cuisine of piemont: bold red wines, delicate truffles and beef
if southern italy is known for its red sauces and zesty spice, italy’s northern region of piedmont offers a different approach to classic italian food with white truffles, cream sauce, bold red wines and their famous piedmont beef highlighting the menu. home to the empire of eataly and a dedication to the slow food movement, piedmont’s influence of neighboring countries france and switzerland, its bountiful terrori and ingredient rich landscape set against the striking backdrop of the Alpine mountains provides an experience that is uniquely northern italy. in this month’s #tourofitaly, we explored italy’s newest food capital, piedmont, and its long tradition of gastronomy.
in piedmont, menus rarely deviate from the traditional antipasti, primi, (first course) and secondi (second course) fare, and in this cuisine you’ll find dishes that are both rich and savory. a traditional meal will start out with hot and meat antipasti such as bagna cauda, a hot oil, garlic and anchovy dip or vitello tonnato — veal with tuna sauce prepared by simmering veal in vegetable broth before thinly slicing. an antipasti course can also typically include organ meats and mushrooms. carne cruda (steak tartare) is another popular antipasti with piedmont cuisine preferring lemon juice and olive oil over the traditional egg. and a piedmont table would not be complete without the famous grissini breadsticks — long, narrow, hand-stretched breadsticks with a unique (and ghostly) history.
while piedmont focuses more on meat, pasta still plays a prevalent role in the cuisine. in this region, tajarin — a thin pasta similar to tagliatelle made with an egg dough — reigns as the regional favorite usually served with butter and sage sauce, mushrooms or pork or veal sugo (italian for gravy or sauce). another popular and regional dish is agnolotti del plin. literally meaning “to pinch”, plin is a very small ravioli that’s usually meat-filled and served in a ragù or butter sauce.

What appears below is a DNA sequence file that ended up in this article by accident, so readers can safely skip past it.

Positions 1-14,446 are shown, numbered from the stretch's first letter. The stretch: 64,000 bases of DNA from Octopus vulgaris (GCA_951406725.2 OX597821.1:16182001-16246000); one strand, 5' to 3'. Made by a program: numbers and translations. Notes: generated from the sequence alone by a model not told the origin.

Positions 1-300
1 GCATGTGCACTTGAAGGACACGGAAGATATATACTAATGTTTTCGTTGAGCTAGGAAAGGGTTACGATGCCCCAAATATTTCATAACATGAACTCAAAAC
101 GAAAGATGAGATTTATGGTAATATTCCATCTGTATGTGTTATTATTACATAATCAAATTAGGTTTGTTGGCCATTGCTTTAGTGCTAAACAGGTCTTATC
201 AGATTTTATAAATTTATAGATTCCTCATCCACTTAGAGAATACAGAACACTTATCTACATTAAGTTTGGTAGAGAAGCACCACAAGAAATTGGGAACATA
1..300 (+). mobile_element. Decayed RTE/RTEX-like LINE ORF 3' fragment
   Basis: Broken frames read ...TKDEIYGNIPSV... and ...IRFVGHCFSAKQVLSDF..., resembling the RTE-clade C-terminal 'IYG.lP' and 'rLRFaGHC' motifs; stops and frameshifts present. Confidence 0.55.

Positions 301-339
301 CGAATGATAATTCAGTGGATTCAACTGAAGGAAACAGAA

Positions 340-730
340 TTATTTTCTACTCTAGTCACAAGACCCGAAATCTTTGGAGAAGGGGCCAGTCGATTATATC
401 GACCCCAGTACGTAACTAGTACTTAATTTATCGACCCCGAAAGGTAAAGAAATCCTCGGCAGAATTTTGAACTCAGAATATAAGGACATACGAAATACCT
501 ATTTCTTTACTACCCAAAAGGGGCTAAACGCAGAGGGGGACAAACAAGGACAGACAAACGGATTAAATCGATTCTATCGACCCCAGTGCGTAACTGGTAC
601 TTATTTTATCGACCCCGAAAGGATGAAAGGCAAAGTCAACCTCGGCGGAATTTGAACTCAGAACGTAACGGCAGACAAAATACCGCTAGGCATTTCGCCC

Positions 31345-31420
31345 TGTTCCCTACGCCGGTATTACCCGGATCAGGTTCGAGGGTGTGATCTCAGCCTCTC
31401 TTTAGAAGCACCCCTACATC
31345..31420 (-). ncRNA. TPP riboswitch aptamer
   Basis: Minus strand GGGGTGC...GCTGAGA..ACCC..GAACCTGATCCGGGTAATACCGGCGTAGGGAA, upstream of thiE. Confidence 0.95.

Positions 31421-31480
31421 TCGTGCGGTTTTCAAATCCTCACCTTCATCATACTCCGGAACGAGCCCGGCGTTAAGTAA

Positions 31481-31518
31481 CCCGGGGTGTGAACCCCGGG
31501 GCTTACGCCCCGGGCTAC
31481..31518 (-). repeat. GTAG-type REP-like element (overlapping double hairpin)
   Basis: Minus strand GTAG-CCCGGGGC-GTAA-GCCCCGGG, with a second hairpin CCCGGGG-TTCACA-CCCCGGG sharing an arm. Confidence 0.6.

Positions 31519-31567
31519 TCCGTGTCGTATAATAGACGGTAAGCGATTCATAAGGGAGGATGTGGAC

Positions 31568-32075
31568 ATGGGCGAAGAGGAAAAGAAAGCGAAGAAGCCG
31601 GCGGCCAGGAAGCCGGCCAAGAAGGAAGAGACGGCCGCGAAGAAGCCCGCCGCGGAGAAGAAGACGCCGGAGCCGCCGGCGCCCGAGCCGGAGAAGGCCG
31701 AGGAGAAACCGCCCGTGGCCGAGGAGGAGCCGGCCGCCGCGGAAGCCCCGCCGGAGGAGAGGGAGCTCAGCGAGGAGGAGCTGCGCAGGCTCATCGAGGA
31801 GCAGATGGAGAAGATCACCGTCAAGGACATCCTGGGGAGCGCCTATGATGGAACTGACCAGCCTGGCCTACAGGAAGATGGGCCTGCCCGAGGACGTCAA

the second course is when italy’s prized piedmontese beef and organ meats take center stage, with heavier dishes like ragu’s, stews and marinated veals. piedmontese cattle originated in the region carry a unique genetic makeup that leads to a higher lean-to-fat ratio and less marbling (yet tender) meat. these cattle are so prized that during the 1970s, several bulls were exported to the US and Canada for breeding and are protected under certification to ensure quality and genetic consistency.
you can’t talk piedmont without mentioning the white and black truffles from alba and mondovì, harvested during the months of october and november. this coveted ingredient, hailed as the “diamond of the kitchen,” is sought after by chefs around the world and have sold has high as $140,000 for 1-kilogram.
with its rich terroir, piedmont contributes red-heavy wines like barolo’s and barbaresco’s made from the hearty nebbiolo grape to italy’s broad portfolio of wines. the region also produces superb and popular whites, like the sweet moscato, and gavi, a smooth and fruity wine made from the cortese grape.
get a taste of piedmont at tesori
whether you’re a pasta or meat enthusiast, you’ll find the finest italian dishes with the freshest ingredients at our chicago italian restaurant. we’re located right off the chicago cultural mile, across the street from the art institute. our stylish yet casual environment is perfect for enjoying a meal after a day at millennium park or sightseeing in our beautiful city. come find out what exquisite italian food and wine tastes like at tesori.
read similar articles: cuisine of veneto: traditional dishes with distinct flavors